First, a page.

My second day in Delhi was dedicated to seeing some of New Delhi’s many monuments. Our first stop Sunder Nursery.
Sunder Nursey is a 90 acre Heritage Park adjacent to Humayun’s Tomb; it’s monuments were built in the 16th Century by the Moghuls. From the early 1900’s it was used as a nursery, a place to grow (and test) different species of trees, and the buildings on the site were left in a state of disrepair.
In 2007 a memorandum was signed for the redevelopment and restoration of the property and it opened as a Heritage Park in February of 2018. There is still work being done on some of the buildings, but the property itself is beautiful.
Little is known about the monuments and who they were built for. They do know that the Mughal Grand Trunk Road ran through the property, and the central vista leading up to Sundar Burj sits where that road once ran.
Lining the central vista are beautiful flowering trees, the powder-puff tree being one of them.
Looking through the doors of the Sunder Burj to the pond created beyond.
The elaborate dome ceiling, which had suffered heavy damage due to leakage and “repairs” using cement and whitewash, has been beautifully restored. They needed to gently scrape off the previous repairs, clean the historic plasterwork and then, specially trained craftsmen restored the missing portions.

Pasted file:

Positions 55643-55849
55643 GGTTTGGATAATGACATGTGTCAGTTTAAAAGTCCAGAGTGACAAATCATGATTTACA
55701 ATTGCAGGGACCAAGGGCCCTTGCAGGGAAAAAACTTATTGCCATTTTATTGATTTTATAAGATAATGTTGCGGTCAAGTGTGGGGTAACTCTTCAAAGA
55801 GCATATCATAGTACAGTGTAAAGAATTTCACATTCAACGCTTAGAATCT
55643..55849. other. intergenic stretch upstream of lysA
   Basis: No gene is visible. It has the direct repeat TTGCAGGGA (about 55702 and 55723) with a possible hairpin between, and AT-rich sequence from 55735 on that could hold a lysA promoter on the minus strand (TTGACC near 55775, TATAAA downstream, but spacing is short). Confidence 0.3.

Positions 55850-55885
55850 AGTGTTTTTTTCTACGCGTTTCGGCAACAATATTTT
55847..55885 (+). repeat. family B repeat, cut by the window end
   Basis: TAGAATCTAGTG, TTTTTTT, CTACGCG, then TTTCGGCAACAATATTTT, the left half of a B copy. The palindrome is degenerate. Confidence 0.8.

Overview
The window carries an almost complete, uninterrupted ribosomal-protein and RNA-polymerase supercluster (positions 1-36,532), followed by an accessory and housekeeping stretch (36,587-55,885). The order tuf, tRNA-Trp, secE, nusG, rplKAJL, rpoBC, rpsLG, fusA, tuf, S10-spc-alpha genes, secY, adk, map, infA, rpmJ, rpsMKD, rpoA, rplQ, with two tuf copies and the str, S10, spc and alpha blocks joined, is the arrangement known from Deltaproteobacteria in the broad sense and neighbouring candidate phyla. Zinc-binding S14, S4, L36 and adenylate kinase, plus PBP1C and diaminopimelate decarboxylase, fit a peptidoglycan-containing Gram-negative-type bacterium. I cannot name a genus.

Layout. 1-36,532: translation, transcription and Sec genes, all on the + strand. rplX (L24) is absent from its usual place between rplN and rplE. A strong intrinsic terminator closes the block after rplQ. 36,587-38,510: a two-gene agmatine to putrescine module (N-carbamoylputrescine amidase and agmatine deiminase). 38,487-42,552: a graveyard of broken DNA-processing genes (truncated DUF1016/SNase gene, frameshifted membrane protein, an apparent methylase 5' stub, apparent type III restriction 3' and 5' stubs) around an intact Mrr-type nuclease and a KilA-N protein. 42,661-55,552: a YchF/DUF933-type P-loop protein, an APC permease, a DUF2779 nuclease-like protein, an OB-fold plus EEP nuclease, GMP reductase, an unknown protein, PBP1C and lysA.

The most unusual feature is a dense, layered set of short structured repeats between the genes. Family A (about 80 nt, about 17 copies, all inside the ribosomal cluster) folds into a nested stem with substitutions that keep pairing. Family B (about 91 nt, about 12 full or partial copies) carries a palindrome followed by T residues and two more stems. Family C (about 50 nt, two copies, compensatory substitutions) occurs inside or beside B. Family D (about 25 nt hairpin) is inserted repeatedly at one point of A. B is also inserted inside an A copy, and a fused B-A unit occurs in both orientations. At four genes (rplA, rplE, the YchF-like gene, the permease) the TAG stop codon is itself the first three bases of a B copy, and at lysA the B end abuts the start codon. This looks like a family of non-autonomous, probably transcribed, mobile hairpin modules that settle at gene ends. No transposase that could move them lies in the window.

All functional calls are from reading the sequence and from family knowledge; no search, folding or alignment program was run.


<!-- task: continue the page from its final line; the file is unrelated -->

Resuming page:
You can see the Quranic inscriptions around the middle of the interior that have also been painstakingly restored.
This pond was created as part of the redevelopment and sits where the road once did; sadly the fountains were off that morning. The park is used by locals as a place of rest and relaxation, I was the only tourist there.
The arched platform at Sunder Nursery is all that remains of a 16th century Mosque.
The restoration of the Sundarwala Mahal, a 16th century mausoleum, was completed in 2015. The building contains and underground crypt that is surrounded by 8 chambers; above ground is empty space.
Beautiful purple flowers in the 30 acre bio-diversity zone.
The walkways are lined with trees and benches to create a peaceful and relaxing environment.
The monuments at Sunder were all built by the Mughals using rubble which was then plastered over. This is the Lakkarwala Burj. Like the Sunder Burj, they don’t know whose tomb this originally was. Restoration work started here in 2011 and they are still putting some finishing touches on it.
The interior of Lakkarwala Burj is brighter and more colourful than Sunder, again with a beautiful painting on the domed ceiling.
Within the Sunder Nursery lies the 11 acre Batashewala Complex which is home to 3 tombs. The first, Mirza Muzaffar Hussain’s Tomb (known as the Bada Batashewala Mahal) was built in 1603 and is the most significant of the three. It’s occupant was the grand-nephew of Emperor Humayun and the son-in-law of Emperor Akbar.
The second is the Chota Batashewala Mahal. The front facade has been restored but the remainder is a pile of rubble.
The buildings are being restored using the same methods and materials as their original construction. This sign explains the operation of the lime cycle.
Just across the road from the Nursery is the Humayun’s tomb complex, a Unesco world heritage site.